Academics Debate U.S.-China Relations at Kennedy School

{shortcode-60c17f113fbabfaa27cdbc42d584f2a13d1f3e65}Historians and ambassadors debated the economic and political rise of China at the John F. Kennedy Jr. Forum Wednesday, drawing historical comparisons to great power conflicts from fifteenth century onwards.

Graham T. Allison Jr. ’62, a Kennedy School professor, spoke about a phenomenon he calls the "Thucydides Trap,” wherein a rising power like China frightens an existing power like the United States and sparks war. Allison was joined by former United States Ambassador to the United Nations Samantha J. Power and Hoover Institution senior fellow and former Harvard professor Niall C. Ferguson.

Allison’s book explores a number of important themes about great power conflicts, the current state of U.S.-China relations and Thucydides’s theory of great power conflicts.

“When a rising power threatens to displace a ruling power, alarm bells should sound, extreme danger ahead,” Allison said. “Thucydides said, famously, ‘It was the rise of Athens and the fear that this instilled in Sparta that made war inevitable.’”

The Belfer Center has developed the ‘Thucydides Trap” case file, analyzing 16 points in history when a rising power has threatened to displace a ruling power. In 12 of these cases, the conflict resulted in war.


According to Allison, Thucydides is also the founder of Realpolitik, often defined as a political philosophy based on practical rather than moral considerations. Allison proposed that the recent economic and political rise of China could challenge the United States and result in a conflict that would end the “long peace” since the end of World War II.

Allison argued that the potential for conflict between China and the U.S. would be the defining issue of our time. He challenged the audience to imagine new solutions grounded in history that would avoid a global conflict between major powers.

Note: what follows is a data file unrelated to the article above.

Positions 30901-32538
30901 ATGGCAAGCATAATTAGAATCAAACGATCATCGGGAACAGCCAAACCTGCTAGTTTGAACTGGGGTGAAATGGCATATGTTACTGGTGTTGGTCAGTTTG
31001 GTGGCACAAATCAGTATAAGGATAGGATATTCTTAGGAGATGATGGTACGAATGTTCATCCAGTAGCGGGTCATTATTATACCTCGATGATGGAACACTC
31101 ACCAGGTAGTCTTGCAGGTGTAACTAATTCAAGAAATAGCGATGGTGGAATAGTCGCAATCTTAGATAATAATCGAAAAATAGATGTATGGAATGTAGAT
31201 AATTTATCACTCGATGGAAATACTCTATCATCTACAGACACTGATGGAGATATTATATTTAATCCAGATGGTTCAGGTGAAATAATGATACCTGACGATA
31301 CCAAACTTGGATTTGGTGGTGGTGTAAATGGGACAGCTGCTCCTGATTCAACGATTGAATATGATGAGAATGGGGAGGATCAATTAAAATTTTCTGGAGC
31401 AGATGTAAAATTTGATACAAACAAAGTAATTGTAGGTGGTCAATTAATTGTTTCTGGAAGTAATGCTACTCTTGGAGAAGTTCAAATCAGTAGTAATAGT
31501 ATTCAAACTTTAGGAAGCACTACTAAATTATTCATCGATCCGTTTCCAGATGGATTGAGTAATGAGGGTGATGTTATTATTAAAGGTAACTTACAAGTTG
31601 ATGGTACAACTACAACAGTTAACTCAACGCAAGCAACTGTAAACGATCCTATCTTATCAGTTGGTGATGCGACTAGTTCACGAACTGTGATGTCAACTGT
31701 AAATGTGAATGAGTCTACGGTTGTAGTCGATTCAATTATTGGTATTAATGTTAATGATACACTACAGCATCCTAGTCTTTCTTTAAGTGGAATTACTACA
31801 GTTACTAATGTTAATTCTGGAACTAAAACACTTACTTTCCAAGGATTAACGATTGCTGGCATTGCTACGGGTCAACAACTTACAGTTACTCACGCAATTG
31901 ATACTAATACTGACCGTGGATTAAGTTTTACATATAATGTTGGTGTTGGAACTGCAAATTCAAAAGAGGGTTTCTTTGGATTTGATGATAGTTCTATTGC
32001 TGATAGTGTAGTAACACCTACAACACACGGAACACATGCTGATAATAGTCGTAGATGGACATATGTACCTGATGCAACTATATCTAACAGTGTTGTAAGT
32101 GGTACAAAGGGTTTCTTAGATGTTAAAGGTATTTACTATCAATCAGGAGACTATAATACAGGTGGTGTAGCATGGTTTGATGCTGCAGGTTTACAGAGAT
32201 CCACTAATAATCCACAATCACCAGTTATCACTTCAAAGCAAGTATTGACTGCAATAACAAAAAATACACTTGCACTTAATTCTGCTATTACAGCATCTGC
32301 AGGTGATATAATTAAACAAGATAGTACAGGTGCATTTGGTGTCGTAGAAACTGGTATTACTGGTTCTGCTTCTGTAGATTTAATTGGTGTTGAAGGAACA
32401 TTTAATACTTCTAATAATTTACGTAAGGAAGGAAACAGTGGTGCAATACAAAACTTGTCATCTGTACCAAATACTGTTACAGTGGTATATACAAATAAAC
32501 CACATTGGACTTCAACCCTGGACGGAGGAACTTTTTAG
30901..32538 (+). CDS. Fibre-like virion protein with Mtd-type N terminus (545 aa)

“This is going to be the challenge for the rest of our lives, and the question is will we follow business as usual? And if we do I think we’ll get history as usual,” Allison said. “Or can we imagine a surge of imagination, if we recognize a dangerous situation, a surge of imagination as remarkable as that which occurred as the US created a Cold War strategy for dealing with the Soviet surge, in which we had ‘war’ but not really a war like in the Thucydides Trap file.”

Ferguson analyzed the Trump administration’s attitude towards China, as well as U.S. multinationals’ intertwinement in Chinese markets and economic politics.

“Unlike our leaders, China’s leaders apply history,” Ferguson said. “There is no more historically minded leadership elite than [China’s].”

Ferguson pushed back against the assertion that China is the world’s preeminent power by contrasting Allison’s economic indicators with those that signify real power.

“It’s absolutely right that China is not number one, because those are not the most important measures from the vantage point of power… There is a sense in which even with Mr. Trump as president the US owns the international order, and plays a key role in international institutions, however much he may despise them,” Ferguson said. “I think we need to recognize that we are still quite some way away… from China being the preeminent power, especially in regard to military power.”

—Staff writer Lucas Ward can be reached at Follow him on twitter at @LucaspfWard.


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